This barn door has been months in the making. It is made up of 10 planks glued together which I glued up in sections. While glue was setting on each section I worked on other projects and we got a new puppy so the glue-up took a really long time.
Then I finished one side and let the finish cure for a couple weeks. Then finished the other side… I FINALLY waxed both sides and got the thing installed this weekend.
I used sliding door hardware provided by CSHardware.com. My roller straps are the Palm-Leis style if you are curious.
Installing the hardware was more difficult than I expected. Some of that difficulty came with the fact that my wall is shaped like an S. The portion of wall that I tore out so I could raise the doorway is plumb but the portion next to it is not so it’s not exactly flat and even across the entire span where I installed the rail.
Here’s how it went down:
I used a block of wood — cut to the width of the required spacing from the top of the door to the bottom of the wheel (to fit over the rail). That worked like a charm! (Happily the proper spacing requirement was provided in the instructions!)
Installing the rail brackets on my Curvy wall was more tricky. It was super difficult trying to install each bracket in exactly the right spot. The end is a t shaped that slides into a t shaped slot in the rail, so they all had to be positioned level in a straight row. That was really difficult! That combined with the curve in my wall had me cussing up a storm because it DID NOT WANT TO PLAY NICE.
I tried using shims behind the brackets. I flirted with the idea of installing a cleat that I could shim out so I’d have a flat surface to install my rail brackets onto. I installed, uninstalled and relocated the brackets several times…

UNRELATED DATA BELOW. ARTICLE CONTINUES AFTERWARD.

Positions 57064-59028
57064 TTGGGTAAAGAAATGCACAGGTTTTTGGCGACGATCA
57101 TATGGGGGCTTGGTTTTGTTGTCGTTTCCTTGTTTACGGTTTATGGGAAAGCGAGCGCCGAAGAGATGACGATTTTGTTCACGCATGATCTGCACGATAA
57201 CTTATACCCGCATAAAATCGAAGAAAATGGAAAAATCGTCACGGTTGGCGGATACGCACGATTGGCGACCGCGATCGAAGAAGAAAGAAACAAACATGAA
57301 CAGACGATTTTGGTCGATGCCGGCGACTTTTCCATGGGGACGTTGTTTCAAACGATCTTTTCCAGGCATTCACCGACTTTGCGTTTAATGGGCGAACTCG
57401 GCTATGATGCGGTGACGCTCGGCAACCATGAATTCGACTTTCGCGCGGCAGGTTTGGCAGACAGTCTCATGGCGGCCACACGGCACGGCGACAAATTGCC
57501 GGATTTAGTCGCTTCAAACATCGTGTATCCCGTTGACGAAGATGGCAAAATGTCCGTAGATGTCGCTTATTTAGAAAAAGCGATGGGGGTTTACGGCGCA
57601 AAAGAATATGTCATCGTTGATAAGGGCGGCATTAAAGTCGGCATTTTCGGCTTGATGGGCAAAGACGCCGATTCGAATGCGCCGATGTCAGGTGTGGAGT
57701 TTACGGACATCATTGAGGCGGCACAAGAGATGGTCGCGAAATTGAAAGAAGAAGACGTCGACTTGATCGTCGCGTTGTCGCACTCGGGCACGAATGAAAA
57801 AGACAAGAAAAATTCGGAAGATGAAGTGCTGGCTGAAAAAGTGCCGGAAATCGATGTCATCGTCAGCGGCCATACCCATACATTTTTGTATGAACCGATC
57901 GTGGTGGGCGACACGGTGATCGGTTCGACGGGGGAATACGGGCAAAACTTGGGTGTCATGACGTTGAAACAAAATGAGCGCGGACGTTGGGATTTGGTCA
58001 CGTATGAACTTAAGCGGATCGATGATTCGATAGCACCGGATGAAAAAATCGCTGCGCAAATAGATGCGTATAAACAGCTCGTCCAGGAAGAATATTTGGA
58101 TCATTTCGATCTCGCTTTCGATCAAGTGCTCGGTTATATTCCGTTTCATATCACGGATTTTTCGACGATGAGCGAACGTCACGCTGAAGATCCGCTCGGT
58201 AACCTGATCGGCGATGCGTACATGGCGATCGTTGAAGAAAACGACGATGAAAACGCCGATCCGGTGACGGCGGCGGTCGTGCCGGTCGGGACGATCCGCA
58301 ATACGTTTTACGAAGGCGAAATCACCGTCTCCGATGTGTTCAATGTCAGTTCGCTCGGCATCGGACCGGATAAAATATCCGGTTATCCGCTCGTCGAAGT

I finally removed all but one bracket, put all the other brackets IN the rail, installed the other end bracket while using a laser level so I knew those two brackets were lined up and then slid the other brackets over so they were evenly spaced and installed the bottom screw in each of them. Then I slid the rail back so I could get to the top screws and secured those. It makes sense to do it that way now that it’s done. If only I had read a helpful blog post before I started. ;-)
In case you are wondering: my door is 50″ wide, I have an 8′ rail and 6 brackets. This setup will hold 250 lbs door. My door is heavy — but not that heavy.
I installed two end stops on the floor to stop the door in the fully open and fully closed locations (so the door doesn’t roll right off the track).
I also installed two center guides to keep the door from hitting the wall or swinging out into the hallway if one were to pull it in that direction (or push from the other side of the doorway). The center guides are located “just so” so they guide the door when it is open, closed or midway.
Now that it’s done, I’m so happy it’s done –I love it! And it works like a charm.
Disclosure: CSHardware.com provided the barn door hardware used in this project. I did not receive additional compensation. The project and all stated opinions are my own.